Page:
The polls in the Czech Republic were predicting that the ANO party of Andrej Babis was going to do well this weekend, but even the most optimistic seemed to be surprised by the margin of victory. Known as “the Czech Donald Trump,” Babis is one of the richest people in the country and campaigned on a number of issues which would sound familiar to Trump voters in the United States. When the votes were all counted, his party had taken almost 40% of the seats in Parliament, with well over a quarter of the popular vote.

One analyst on Czech television described it as, “a voting hurricane.”

The centrist ANO movement led by populist Andrej Babis decisively won the Czech Republic’s parliamentary election Saturday in a vote that shifted the country to the right and paved the way for the euroskeptic billionaire to become its next prime minister.

With all votes counted, the Czech Statistics Office said ANO won in a landslide, capturing 29.6 percent of the vote, or 78 of the 200 seats in the lower house of Parliament.

“It’s a huge success,” the 63-year-old Babis told supporters and journalists at his headquarters in Prague.

Babis is the country’s second-richest man, with a media empire including two major newspapers and a popular radio station.

The success of ANO wasn’t the entire story. There seemed to be a national rejection of globalist policies and the idea of allowing the European Union to dictate the future of the Czech Republic. Several other parties who support stong borders, ending illegal migration and challenging EU doctrine broke through and won seats in the legislature. The Pirate Party (who you may recall from the last elections in Iceland) and the Freedom and Direct Democracy Party (described as being completely, “anti-migrant, anti-Muslim and anti-EU”) each took 22 seats, so Babis will have plenty of options to choose from if he seeks to create a new ruling coalition.

On the other side of the coin, the former ruling coalition of more socialist, centrist parties took a torrential beating. The Social Democrats and the Christian Democrats (who had previously been in the ruling coalition) took only 15 and 10 seats respectively. Babis only needs to rope in 23 other members to secure his majority.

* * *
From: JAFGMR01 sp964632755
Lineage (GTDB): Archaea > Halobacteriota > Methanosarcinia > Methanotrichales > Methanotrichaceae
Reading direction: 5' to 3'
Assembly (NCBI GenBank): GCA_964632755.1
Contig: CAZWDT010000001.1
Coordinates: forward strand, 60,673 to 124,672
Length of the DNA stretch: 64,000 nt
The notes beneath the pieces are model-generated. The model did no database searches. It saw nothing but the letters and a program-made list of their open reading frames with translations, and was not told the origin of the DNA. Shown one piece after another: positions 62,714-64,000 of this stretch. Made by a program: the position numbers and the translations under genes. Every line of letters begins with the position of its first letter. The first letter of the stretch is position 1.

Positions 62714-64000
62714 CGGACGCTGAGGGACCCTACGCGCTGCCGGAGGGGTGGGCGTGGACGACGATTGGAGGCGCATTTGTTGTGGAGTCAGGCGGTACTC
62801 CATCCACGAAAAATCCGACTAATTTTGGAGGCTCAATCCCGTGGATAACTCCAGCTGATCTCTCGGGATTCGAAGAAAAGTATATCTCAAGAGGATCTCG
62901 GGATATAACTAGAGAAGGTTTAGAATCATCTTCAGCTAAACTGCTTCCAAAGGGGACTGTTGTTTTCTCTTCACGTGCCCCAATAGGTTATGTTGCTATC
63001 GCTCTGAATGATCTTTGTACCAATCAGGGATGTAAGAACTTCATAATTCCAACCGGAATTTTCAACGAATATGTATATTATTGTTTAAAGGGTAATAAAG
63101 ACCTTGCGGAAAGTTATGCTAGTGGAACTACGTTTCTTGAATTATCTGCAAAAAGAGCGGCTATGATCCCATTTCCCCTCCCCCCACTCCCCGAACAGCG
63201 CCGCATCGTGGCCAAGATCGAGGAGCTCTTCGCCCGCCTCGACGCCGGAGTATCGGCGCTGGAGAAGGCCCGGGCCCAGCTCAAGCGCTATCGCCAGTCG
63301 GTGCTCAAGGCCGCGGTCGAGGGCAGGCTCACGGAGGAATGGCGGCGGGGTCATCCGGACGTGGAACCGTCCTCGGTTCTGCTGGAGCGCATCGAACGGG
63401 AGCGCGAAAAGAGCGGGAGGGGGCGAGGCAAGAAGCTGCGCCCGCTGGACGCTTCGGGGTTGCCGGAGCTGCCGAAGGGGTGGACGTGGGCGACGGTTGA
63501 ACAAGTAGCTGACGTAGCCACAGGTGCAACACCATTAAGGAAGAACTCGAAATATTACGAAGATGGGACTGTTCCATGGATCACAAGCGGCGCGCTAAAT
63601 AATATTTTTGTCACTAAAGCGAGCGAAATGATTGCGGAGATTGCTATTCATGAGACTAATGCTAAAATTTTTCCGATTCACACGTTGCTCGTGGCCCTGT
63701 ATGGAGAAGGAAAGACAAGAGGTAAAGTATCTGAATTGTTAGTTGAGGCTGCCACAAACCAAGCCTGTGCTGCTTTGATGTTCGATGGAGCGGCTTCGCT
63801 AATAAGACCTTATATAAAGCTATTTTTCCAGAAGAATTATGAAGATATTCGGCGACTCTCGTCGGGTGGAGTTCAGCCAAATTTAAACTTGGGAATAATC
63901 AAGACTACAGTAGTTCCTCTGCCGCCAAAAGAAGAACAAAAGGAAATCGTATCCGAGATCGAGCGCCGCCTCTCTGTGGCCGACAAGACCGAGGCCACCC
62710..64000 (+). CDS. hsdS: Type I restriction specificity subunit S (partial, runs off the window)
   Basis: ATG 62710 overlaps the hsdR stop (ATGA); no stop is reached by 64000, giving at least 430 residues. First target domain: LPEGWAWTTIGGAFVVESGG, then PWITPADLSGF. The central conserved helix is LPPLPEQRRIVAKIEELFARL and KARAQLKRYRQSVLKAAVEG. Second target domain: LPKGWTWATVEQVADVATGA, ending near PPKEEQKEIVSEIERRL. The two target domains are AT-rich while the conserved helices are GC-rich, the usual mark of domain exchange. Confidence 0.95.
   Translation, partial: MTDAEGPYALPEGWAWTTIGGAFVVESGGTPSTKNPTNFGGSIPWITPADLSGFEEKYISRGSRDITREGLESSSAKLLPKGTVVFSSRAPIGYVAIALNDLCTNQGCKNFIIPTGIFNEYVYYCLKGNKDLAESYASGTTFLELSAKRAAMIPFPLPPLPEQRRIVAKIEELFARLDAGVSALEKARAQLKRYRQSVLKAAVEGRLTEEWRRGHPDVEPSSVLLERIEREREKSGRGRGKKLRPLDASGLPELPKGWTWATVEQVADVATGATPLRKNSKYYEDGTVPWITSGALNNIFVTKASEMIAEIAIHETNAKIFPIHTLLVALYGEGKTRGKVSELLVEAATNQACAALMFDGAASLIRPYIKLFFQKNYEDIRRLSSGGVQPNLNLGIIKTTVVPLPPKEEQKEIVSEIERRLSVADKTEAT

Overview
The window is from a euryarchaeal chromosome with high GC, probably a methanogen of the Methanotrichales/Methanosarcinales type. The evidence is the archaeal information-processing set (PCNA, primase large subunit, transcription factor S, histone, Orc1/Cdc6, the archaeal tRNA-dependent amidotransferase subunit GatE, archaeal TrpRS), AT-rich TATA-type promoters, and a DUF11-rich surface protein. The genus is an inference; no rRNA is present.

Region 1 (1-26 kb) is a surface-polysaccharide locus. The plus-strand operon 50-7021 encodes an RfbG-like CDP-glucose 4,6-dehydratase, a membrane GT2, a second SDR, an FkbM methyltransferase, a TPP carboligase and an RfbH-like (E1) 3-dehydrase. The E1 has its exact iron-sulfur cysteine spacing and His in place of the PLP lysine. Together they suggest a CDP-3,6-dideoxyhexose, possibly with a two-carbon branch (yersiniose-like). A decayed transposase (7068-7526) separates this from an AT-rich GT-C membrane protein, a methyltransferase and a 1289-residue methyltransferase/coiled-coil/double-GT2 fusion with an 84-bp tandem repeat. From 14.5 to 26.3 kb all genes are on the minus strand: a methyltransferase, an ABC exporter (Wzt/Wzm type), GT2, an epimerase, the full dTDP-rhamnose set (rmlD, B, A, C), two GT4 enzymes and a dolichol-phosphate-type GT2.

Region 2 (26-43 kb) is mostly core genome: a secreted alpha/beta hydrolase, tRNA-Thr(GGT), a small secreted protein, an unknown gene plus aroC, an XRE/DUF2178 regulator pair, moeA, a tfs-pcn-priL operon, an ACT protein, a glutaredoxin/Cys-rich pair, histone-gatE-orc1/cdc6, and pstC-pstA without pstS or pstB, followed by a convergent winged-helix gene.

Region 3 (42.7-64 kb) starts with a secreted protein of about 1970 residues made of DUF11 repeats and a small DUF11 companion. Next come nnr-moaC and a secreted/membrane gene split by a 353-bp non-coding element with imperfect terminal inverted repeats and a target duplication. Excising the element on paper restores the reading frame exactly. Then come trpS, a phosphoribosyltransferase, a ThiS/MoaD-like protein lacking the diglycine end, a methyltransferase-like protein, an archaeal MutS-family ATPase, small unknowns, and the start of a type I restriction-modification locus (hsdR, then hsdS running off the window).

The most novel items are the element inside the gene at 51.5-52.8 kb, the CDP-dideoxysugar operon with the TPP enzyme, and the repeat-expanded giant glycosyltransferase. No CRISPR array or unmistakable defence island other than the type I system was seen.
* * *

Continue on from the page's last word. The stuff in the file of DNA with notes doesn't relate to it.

Babis was rather generous to his opponents in his victory speech and subsequent interviews, insisting that he was looking to work with the EU rather than leaving it, providing the agenda could allow for Czech priorities to be supported. Among those he listed improving food quality, border security and “the fight against migration.”

In addition to those items, he called for a closer alliance with other former Eastern Bloc countries which are part of the east-west EU schism we’ve discussed here before.(Reuters)

“We certainly have an ally in Austria, Mr Kurz, who has the same view as we do on migration,” he said, referring to Austrian conservative election victor Sebastian Kurz.

“The Visegrad group must find other allies, we need Austria and other countries, in the Balkans, or Slovenia, Croatia and perhaps others,” Babis added.

The transition won’t be seamless by any means, but there’s no question that the tide has turned in the Czech Republic, just as it has in Austria, Hungary and other nations in that region. If the EU is going to survive at this point there needs to be a realization in Brussels that the open borders, socialist policies of the more western, original members of the EU can’t be the only deciding factors in the union. Angela Merkel has had a long run as the “voice of the EU” and France’s new president would no doubt like to continue in that mold, but there is no solid concensus across so many nations with very diverse histories and cultures.